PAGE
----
x Abu Dhabi, UAETuesday 23 January 2018

Bahrain Grand Prix a fuel for the economy of the kingdom

Sheikh Salman bin Isa Al Khalifa, chief executive of Bahrain International Circuit, stressed significance of event returning to island from April 20-22.

Officials at Bahrain International Circuit launched the ticket sales and events leading up to the grand prix, scheduled for April 22.
Officials at Bahrain International Circuit launched the ticket sales and events leading up to the grand prix, scheduled for April 22.

MANAMA // It is impossible to overstate the importance of Formula One in Bahrain's quest to revive the national economy and unite a fragmented society, organisers of the kingdom's annual grand prix said on Sunday.

A wave of unrest in the country last year led to the cancellation of the 2011 Bahrain Grand Prix. This year's race, scheduled to run from April 20 to 22 in Sakhir, is being marketed with the slogan "Unified: One nation in celebration".

Speaking at the official ticket launch, Sheikh Salman bin Isa Al Khalifa, the chief executive of the Bahrain International Circuit, stressed the significance of the event returning to the island.

"This race is such an important race for Bahrainis," Al Khalifa said. "The economic impact of the grand prix runs into the millions of dollars and it ties us to the world in that we – this small island of Bahrain – are part of a very unique group and really become a world player with this race.

"So, as well as the benefits it brings to the country, we hope it can unify for the well-being of the kingdom."

Since the political unrest started 12 months ago, the country's hotel and tourism industry has lost more than 40 per cent of its revenues, while the cancellation of last year's race is estimated to have cost the national economy nearly US$500 million (Dh1.836 billion).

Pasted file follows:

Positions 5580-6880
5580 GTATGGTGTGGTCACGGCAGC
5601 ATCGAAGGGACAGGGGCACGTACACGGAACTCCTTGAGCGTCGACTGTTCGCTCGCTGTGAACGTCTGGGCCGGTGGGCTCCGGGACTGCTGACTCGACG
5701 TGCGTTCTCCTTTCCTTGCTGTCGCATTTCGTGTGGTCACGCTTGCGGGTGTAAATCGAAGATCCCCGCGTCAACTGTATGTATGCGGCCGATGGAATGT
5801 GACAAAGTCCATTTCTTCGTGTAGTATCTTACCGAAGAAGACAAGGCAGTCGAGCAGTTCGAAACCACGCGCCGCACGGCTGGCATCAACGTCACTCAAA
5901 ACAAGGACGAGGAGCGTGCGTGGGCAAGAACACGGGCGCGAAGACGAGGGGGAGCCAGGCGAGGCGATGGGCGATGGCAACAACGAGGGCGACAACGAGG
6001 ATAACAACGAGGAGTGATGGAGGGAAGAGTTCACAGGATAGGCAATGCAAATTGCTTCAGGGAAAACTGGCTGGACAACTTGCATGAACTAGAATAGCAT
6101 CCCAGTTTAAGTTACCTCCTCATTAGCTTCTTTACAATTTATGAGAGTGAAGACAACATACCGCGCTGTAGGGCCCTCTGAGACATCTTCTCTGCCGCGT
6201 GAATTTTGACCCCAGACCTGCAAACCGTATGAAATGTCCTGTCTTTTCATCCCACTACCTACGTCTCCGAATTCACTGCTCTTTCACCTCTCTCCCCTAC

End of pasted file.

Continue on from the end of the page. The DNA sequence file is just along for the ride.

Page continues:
With fresh outbreaks of violence in the capital last week, which included police firing tear gas and rubber bullets at protesters as recently as Friday, the question of whether the country is ready to return to F1's world championship calendar in 60 days remains on the lips of many in the Formula One fraternity.

Downtown Manama, where the majority of the sport's travelling fraternity stay while visiting, has appeared at peace the past two days and, other than an increased police presence, the capital appears to be as calm and controlled as any major Gulf city.

"Life has come back to normal, people are moving around without problem now," Al Khalifa said. "I don't see an issue. Obviously, there are always concerns and the authorities are aware of that, but my main concern is that everybody is secure in and around the circuit and I am confident we can provide that."

Concerns exist that protesters may target the three-day event.

Al Khalifa said he is "very confident" the race will go ahead and added everything will be done to ensure a safe and successful race.

"The grand prix for us is a world class-event and all world-class events will always have a small group of people looking to take advantage," he said.

"We take that very serious and have a strong team ensuring the safety; and I am sure the administrations are doing the same to ensure visitors are secure from the moment they arrive to the moment they leave."

Samer Majali, the chief executive officer of the race's title sponsor, Gulf Air, said his company is committed to helping Bahrain recover. "We have been associated with [the grand prix] since 2004 and it is our pleasure to continue our support," he said. "This is the biggest event in Bahrain in terms of the annual calendar and we look forward to re-establishing Bahrain as the home of motorsports in the region."